From the DNR
With several days of temperatures hovering above and below freezing, 32°F, the Minnesota Department of Natural Resources (DNR) is reminding everyone not to let their guard down when traveling out on a frozen lake, river or pond.
With days of warmer than normal temperatures, it doesn’t take long to make the ice brittle, said Kara Owens, DNR boat and water safety specialist. “Anglers or snowmobilers might be safe in one spot one day, but might fall through in the same place the very next day.”
So far this winter, there have been no ice-related deaths in Minnesota.
Last winter, four people died after falling through the ice.
“We want people to get out and enjoy our weather, but remember ice is never 100 percent safe,” she said. “Don’t put yourself or someone else in danger by going out on thin ice. No fish is worth your life.”
DNR clear ice minimum thickness recommendations are:
• 4 inches for walking.
• 5 inches for a snowmobile or ATV.
• 8-12 inches for a car.
• 12-15 inches for a medium-sized truck.
Owens added when the temperature rises above freezing for six hours during a 24 hour period, people should double the recommended minimum thicknesses.
If temperatures rise above freezing for 24 hours or more, they should stay off the ice.
Owens recommends anyone heading out on the ice should: wear a life jacket, carry a set of ice picks, check with a local bait shop or resort ask about ice conditions and measure the ice.
Carver County PF banquet Saturday
The 27th annual Carver County Pheasants Forever banquet is scheduled for Saturday, Jan. 19 at the Hamburg Hall.
A limited number of tickets are available.
For tickets or additional information, contact Randy Wendlund at firstname.lastname@example.org.
Kingston Lions Fishing Contest
The 25th annual Kingston Lions Fishing Contest is scheduled for Saturday, Feb. 2 from 1 to 3 p.m.
The contest will take place on the northwest side of Lake Francis, and there is a $5 entry fee per person.
There will be door prizes for biggest walleye, northern, and bass pays only on the largest of those three.
Also, there will be prizes for sunfish and crappie.
Additoinally, there will be drawing for cash prizes, and concessions will be available at the contest by the Kingston Lions Club.
Snowmobile Safety Awareness Week
From the DNR
Gov. Mark Dayton with the support of Minnesota Department of Natural Resources (DNR) and the Minnesota United Snowmobilers Association (MnUSA) has proclaimed Jan. 13-19 as Snowmobile Safety Awareness Week in Minnesota.
More than 1,000 volunteer instructors teach DNR snowmobile safety courses across the state.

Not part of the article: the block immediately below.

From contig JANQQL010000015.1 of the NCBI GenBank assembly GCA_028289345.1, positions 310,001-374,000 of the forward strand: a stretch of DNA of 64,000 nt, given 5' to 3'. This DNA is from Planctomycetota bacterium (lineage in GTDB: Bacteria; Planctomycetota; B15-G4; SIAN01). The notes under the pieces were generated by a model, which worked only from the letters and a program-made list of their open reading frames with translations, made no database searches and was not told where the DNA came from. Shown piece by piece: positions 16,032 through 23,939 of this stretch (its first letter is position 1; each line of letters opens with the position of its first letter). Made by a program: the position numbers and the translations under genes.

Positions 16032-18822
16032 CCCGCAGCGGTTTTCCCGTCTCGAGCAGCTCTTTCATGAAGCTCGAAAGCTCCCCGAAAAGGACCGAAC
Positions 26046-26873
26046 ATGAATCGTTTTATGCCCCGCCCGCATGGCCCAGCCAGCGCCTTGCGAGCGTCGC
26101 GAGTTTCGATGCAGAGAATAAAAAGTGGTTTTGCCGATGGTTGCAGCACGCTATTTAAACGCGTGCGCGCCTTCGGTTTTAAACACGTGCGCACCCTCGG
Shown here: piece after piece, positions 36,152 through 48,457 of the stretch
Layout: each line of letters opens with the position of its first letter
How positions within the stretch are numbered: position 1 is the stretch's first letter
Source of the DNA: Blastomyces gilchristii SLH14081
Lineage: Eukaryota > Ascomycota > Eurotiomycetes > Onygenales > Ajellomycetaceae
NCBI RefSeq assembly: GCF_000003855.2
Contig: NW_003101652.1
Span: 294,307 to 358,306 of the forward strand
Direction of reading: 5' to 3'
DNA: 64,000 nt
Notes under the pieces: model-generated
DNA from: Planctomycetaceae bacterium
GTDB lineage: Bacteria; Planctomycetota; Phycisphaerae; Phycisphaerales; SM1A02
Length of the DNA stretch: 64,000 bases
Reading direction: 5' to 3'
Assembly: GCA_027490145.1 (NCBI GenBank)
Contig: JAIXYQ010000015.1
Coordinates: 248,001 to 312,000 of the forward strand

For more information on the dates and locations of these courses, visit the DNR website at www.mndnr.gov or call 800-366-8917.
To legally ride a snowmobile in Minnesota, residents born after Dec. 31, 1976, need a valid snowmobile safety certificate.
DNR and MnUSA also remind snowmobilers of a few basic safety tips:
DON’T DRINK Drinking and driving can be fatal. Drinking alcohol before or during snowmobiling can impair judgment and slow reaction time. Alcohol causes body temperature to drop at a faster rate, increasing the likelihood of hypothermia.
SLOW DOWN Speed is a contributing factor in nearly all fatal snowmobiling accidents. Drivers should proceed at a pace that will allow ample reaction time for any situation. Remember, when driving at night the DNR recommends a speed of only 40 miles an hour. Faster peeds may result in “over driving” your headlight.
BE PREPARED When traveling, make sure to bring a first aid kit, a flashlight, waterproof matches, and a compass.
STAY ALERT Fatigue can reduce the driver’s coordination and judgment.
ICE ADVICE Avoid traveling across bodies of water when uncertain of ice thickness and strength of ice on lakes and ponds. Snow cover can act as a blanket and prevent safe ice from forming. Never travel in a single file when crossing bodies of water.
DRESS FOR SUCCESS Use a full-size helmet, goggles or face shield to prevent injuries from twigs, stones, ice and flying debris. Clothing should be worn in layers and should be just snug enough so that no loose ends catch in the machine.
WATCH THE WEATHER Rapid weather changes can produce dangerous conditions.
BRING A BUDDY Never travel alone. Most snowmobile accidents result in some personal injury. The most dangerous situations can occur if a person is injured and alone. If snowmobilers must travel alone, they should inform someone of their destination, planned route, and return time.
REPORT ACCIDENTS The operator of a snowmobile involved in an accident resulting in medical attention, death, or damage exceeding $500 must file an official accident report through the county sheriff’s office within 10 days.
For a copy of DNR’s 2012-2013 Minnesota Snowmobile Safety Laws, Rules, and Regulations handbook, call (651) 296-6157 or toll-free 888-646-6367.
It’s also available on DNR’s website at http://www.dnr.state.mn.us/regulations/snowmobile/index.html
Elk hunt extended to meet management goals, control depredation
From the DNR
The need to manage the size of northwestern Minnesota’s elk population and control depredation has prompted the Minnesota Department of Natural Resources (DNR) to extend the elk hunt beginning Saturday, Jan. 12.
“Our rules for the 2012-2013 elk hunt authorized an extended season if harvest goals were not met during the regular seasons,” said Leslie McInenly, DNR big game program leader. “We are committed to managing these populations at levels identified within the management plan. We need to take additional animals to keep us moving in that direction.”
Only six elk were harvested in the September and December hunts, well below a quota of 23 animals DNR established to meet population management goals and address depredation concerns.